Mike Lantry, 1972
"The biggest thing (is) you can't be changing defenses every year," Carr said on the Sports Pen on ESPN 970-AM. "The players need to learn a system, and you can't learn a system if you're changing every year. (Defensive coordinator Greg Mattison's) brought in the 4-3 defense, and I think we've got to recruit some bigger players."
Rodriguez's offensive and defensive systems were predicated on smaller, quicker players. Many questioned the wisdom of using those players in the Big Ten, where tradition (and weather) generally dictates the use of bigger, stronger players.
"We've been a very, very small team for the last three years," Carr said. "In this conference, to play championship football, you need big people because you're gonna play against big people almost every single week. And when you're a much smaller team, you're gonna wear down, you're gonna get beat up, and you're not gonna be able to finish a season.
"In this conference, it's at the end of the season that you have to be strong if you're going to do the types of things and have the kind of seasons that we've always aspired to have here."
Click here to read the full article: http://www.mlive.com/wolverines/index.ssf/2011/05/lloyd_carr_on_espn_970...
[Ed (Misopogon): Bumped to diary for general diary-worthiness]
If, like me, you've heard "So and so is too small for the Big Ten" and wondered if that statement could be supported by data, you might find the following information interesting.
At the expense of some tedious data entry and time, I looked at the depth charts on the Rivals site for teams from several conferences. Shown here are the average weights for the O- and D-lines. (I thought those would be a reasonable proxy for overall team size.)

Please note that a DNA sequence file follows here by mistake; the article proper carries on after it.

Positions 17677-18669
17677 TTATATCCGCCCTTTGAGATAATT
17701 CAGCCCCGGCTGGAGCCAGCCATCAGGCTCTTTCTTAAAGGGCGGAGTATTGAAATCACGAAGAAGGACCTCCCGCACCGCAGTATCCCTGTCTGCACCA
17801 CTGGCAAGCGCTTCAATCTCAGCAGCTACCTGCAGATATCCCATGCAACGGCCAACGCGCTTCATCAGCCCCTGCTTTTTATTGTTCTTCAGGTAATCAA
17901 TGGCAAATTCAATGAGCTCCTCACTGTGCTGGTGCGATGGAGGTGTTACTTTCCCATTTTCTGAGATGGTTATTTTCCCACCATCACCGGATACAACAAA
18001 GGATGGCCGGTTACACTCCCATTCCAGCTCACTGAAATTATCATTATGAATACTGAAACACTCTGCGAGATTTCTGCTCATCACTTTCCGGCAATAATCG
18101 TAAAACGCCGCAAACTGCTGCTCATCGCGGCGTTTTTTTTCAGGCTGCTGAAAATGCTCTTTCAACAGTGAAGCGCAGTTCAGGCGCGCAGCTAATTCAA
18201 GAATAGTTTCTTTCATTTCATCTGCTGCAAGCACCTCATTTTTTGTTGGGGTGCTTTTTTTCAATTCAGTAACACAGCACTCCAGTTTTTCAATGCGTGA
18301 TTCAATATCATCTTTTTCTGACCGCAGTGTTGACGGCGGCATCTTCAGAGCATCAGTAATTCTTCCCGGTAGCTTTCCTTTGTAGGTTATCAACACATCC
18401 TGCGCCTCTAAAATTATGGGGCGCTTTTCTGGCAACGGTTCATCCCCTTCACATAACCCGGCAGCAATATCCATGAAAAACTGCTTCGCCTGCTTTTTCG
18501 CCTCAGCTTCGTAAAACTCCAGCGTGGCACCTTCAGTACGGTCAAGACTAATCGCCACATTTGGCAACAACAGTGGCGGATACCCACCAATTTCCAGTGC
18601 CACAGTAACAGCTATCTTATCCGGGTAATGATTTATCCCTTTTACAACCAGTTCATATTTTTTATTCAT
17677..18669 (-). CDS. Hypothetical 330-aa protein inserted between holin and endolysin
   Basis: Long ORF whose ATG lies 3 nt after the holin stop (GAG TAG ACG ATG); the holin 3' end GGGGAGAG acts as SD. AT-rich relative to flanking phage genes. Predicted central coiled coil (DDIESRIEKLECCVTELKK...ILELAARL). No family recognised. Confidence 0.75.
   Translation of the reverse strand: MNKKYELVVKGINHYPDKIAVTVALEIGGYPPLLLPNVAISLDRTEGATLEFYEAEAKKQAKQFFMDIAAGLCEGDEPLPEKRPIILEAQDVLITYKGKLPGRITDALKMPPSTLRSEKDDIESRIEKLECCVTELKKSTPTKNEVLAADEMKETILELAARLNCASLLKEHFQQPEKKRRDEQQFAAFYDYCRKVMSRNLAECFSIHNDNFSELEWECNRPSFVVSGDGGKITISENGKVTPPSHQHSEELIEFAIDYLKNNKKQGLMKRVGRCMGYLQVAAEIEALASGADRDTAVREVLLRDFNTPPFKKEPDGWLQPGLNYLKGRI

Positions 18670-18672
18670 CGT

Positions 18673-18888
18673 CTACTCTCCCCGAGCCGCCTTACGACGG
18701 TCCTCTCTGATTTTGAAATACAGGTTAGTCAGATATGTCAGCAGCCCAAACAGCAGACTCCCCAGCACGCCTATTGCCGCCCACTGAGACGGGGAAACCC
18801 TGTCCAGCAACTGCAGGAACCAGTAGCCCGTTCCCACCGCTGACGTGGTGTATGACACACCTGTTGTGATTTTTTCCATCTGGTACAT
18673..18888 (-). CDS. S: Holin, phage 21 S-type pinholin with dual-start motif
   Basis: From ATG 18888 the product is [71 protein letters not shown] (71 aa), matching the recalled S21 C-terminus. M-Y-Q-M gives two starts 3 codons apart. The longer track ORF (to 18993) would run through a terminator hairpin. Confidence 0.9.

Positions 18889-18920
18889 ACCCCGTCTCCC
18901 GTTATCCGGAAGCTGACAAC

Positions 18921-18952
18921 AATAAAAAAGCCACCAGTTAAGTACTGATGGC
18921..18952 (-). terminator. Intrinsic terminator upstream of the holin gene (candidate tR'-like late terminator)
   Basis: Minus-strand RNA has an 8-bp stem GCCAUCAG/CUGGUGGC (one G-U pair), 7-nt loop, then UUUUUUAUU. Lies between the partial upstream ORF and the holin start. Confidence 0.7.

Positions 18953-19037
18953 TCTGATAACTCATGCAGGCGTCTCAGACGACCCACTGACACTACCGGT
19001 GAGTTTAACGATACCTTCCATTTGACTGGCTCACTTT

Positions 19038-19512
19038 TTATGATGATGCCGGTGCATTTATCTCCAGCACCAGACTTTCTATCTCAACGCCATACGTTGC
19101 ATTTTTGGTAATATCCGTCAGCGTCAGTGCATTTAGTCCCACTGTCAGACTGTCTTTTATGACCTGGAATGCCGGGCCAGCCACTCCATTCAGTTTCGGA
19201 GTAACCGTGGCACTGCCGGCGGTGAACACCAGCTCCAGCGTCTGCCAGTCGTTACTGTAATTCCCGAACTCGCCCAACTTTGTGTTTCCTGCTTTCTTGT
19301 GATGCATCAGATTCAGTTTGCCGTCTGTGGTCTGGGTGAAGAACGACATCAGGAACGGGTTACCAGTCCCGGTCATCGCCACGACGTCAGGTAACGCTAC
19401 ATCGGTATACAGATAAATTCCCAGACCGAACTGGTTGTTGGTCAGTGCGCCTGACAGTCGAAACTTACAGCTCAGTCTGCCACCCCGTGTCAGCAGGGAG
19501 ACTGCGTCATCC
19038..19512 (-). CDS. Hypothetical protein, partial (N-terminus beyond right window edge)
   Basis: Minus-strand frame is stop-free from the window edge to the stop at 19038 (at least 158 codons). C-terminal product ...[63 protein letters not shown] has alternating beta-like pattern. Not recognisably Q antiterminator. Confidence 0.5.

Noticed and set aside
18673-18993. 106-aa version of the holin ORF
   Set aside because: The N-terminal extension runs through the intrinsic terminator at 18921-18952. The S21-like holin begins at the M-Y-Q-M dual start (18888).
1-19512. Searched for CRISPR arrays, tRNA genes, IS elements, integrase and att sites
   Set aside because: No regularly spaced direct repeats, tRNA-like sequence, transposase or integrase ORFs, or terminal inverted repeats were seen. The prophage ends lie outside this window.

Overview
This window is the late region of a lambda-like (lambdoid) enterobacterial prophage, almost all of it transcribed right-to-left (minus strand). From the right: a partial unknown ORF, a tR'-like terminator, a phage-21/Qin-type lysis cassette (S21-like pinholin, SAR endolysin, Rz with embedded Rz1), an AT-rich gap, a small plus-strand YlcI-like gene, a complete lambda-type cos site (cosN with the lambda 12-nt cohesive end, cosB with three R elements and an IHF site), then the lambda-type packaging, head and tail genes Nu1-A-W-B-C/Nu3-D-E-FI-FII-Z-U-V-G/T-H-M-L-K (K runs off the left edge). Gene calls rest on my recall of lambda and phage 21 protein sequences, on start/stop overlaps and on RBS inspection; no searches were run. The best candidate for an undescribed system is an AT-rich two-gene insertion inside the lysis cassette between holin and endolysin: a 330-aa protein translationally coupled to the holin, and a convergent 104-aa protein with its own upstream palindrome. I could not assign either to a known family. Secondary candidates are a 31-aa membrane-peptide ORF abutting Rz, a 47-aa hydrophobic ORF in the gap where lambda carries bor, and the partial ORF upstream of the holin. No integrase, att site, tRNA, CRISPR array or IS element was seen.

- Notice that our conference doesn't have the biggest offensive linemen. That would be the SEC.
- Our defensive linemen are noticeably bigger than those of other conferences (SEC excepted). I suppose that might be a reflection of the SMASHMOUTH football favored by Wisconsin, MSU, et al. Not sure, though...
- You have to go to the Sun Belt (!) conference to get relatively small offensive linemen. The Mountain West and WAC conferences are right there with the big boys.
Anyway, the numbers show that the Big Ten isn't anything special size-wise.
Another of my favorite myths or areas of silliness is this remark, which you often hear in pre-game shows: "X's offensive line outweighs Y's defensive line by Z pounds!!!" Of course it does. Any reasonable person understands that offensive linemen have a bigger average size. For the conferences, the average difference ranged from 21.9 to 35.6 pounds. Why state the obvious?
While we're on the subject of myths, one other thing:
The Badgers have just four offensive linemen in the NFL.
For all the glowing praise that Wisconsin's trained mastadons get, you'd think they'd have more players at those positions in the NFL. Four? Not overly impressive ...
The last few years it seems Rich Rod has this stigma attached that he gets the small ninja slot guys for his offense. I was just looking at Rivals team commitment page and we only have 4 guys under 6 foot and even they are all listed at 5' 10". Is this merely a coincidence or a sign of good things to come (as far as getting better athletes; people more suited for their position)?
Watching the M Dline getting pushed around by ND along with a modest pass rush and Rich's comment about "eating peanuts off our heads", was anyone surprised there was not a Will sighting? Anyone else concerned about future games with teams like Wisconsin? I'm guessing they may bring Will along but it looked like we were having problems with their size.